Paper reading on Generative Adversarial Nets

Original article was published on Deep Learning on Medium

Paper reading on Generative Adversarial Nets

Authors:

Ian J. Goodfellow, Jean Pouget-Abadie, Mehdi Mirza, Bing Xu, David Warde-Farley, Sherjil Ozair, Aaron Courville, Yoshua Bengio

Generative Adversarial Nets

The main idea is to develop a generative model via an adversarial process. We will discuss what is an adversarial process later. GAN consists of two model. The one is generative model G and the other is discriminative model D. The purpose of a generative model is to generate the closest data as possible for give some input. The purpose of a discriminative model between two classes 0 and 1. 0 meaning the class belongs to Generative output and 1 meaning the class belongs to the true input sample from the original data.

This architecture corresponds to the minmax two-player game. One tries to create conflict over the other. Such networks are called adversarial networks. In the process of creating conflicts, both of them learn to be better and stronger than each other. When the discriminator makes an output of value ½ or 0.5, it implies that the discriminator is not able to distinguish whether the value came from the generator output or the original sample.

Here, the G and D are defined by the multilayered perceptron such that the entire system can be trained with back propagation. The training of the discriminator and generator are done separately.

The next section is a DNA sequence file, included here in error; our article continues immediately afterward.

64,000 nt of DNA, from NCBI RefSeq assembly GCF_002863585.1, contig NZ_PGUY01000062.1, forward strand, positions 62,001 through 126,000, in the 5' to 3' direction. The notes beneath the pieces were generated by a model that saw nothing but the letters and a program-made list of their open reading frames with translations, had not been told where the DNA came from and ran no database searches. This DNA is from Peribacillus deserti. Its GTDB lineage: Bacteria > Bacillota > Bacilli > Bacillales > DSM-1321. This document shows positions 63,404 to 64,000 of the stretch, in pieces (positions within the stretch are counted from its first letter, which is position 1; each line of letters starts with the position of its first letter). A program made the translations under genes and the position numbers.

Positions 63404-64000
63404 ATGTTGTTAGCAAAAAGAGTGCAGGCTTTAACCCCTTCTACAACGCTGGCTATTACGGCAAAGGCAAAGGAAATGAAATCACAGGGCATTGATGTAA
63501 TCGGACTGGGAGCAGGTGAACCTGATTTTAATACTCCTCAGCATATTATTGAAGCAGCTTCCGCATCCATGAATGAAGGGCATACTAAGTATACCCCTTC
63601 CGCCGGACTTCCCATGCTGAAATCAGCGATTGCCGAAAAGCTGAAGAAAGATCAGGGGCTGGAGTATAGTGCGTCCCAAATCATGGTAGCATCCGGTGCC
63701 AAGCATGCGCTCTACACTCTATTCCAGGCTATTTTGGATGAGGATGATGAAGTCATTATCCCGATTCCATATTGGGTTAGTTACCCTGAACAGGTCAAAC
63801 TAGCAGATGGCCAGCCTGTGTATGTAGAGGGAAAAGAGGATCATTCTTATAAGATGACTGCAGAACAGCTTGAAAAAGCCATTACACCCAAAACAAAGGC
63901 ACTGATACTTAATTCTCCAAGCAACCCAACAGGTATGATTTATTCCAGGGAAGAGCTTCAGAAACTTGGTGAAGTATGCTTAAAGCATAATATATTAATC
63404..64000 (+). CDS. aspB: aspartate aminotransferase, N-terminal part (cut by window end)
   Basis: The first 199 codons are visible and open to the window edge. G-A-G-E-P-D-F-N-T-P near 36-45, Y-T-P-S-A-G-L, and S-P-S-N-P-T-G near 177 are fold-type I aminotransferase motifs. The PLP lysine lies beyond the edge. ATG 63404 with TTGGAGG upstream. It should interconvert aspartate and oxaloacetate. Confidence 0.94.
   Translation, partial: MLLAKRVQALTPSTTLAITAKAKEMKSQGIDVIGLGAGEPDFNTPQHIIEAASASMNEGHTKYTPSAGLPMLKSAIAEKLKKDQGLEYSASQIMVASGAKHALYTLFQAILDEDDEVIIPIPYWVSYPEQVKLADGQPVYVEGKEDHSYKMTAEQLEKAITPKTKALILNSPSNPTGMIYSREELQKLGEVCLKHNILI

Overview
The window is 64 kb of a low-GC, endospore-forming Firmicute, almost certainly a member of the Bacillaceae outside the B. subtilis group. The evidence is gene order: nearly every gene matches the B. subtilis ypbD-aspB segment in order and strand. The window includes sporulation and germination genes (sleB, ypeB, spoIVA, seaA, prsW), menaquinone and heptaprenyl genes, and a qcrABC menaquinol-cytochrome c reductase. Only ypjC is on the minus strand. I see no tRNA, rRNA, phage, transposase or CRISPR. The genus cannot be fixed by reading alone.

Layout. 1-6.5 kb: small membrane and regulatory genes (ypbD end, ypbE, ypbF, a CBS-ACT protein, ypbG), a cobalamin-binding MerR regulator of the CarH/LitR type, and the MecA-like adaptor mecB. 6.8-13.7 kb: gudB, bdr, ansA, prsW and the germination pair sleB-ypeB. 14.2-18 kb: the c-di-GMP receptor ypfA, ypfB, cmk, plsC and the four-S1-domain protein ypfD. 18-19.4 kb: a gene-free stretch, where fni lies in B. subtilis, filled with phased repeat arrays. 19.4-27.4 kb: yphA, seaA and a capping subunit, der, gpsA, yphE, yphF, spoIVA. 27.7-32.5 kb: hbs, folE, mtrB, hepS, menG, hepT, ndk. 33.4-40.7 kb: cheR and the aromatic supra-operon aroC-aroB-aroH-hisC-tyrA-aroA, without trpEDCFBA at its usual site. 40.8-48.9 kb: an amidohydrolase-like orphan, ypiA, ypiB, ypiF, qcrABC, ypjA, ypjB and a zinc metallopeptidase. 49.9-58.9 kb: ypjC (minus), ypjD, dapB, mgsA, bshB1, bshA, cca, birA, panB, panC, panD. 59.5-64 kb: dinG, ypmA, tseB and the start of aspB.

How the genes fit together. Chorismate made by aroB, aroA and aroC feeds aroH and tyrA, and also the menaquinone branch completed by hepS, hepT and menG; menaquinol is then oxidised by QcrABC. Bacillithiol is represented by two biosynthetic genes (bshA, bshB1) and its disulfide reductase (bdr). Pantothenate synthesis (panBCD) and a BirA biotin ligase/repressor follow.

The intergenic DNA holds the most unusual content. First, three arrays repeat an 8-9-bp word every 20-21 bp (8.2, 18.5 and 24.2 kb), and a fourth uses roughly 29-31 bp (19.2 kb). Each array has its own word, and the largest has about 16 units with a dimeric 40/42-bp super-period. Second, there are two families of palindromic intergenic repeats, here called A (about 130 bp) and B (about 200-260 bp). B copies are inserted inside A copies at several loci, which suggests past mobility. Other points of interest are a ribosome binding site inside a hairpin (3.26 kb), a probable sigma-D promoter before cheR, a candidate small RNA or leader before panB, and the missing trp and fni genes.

According to the paper, the generative model can be thought of as analogous to a team of counterfeiters who are trying to produce a fake currency and use them without getting caught.

While, the discriminative model can be thought of as analogous to the Police who are trying to detect the fake currency. Here, both the teams try to improve their methods until the currencies are indistinguishable from the original currency.

Adversarial Networks

Straight from the paper,

To learn the generator’s distribution Pg over data x, we define a prior on input noise variables Pz(z), then represent a mapping to data space as G(z; θg ).

where G is a differentiable function represented by a multilayer perceptron with parameters θ g .

We also define a second multilayer perceptron D(x; θd ) that outputs a single scalar.

Where D(x) represents the probability that x came from the data rather than Pg.

The architecture of GAN can be explained from the following figure.

Diving more into the Loss Function:

  • z is the representation of the noise which is fed to the Input
  • Pz represents the uniform or normal distribution from which the noise z is sampled
  • x represents the inputs
  • Pr is the representation of the real data from training set
  • Pg is the representation of the fake data from the Generator

Here,

x~Pr(x) means x is sampled from real distribution Pr.

x~Pg(x) means x is sampled from generator disctribution Pg.

z~Pz(z) means z is sample from unifrom distribution Pz.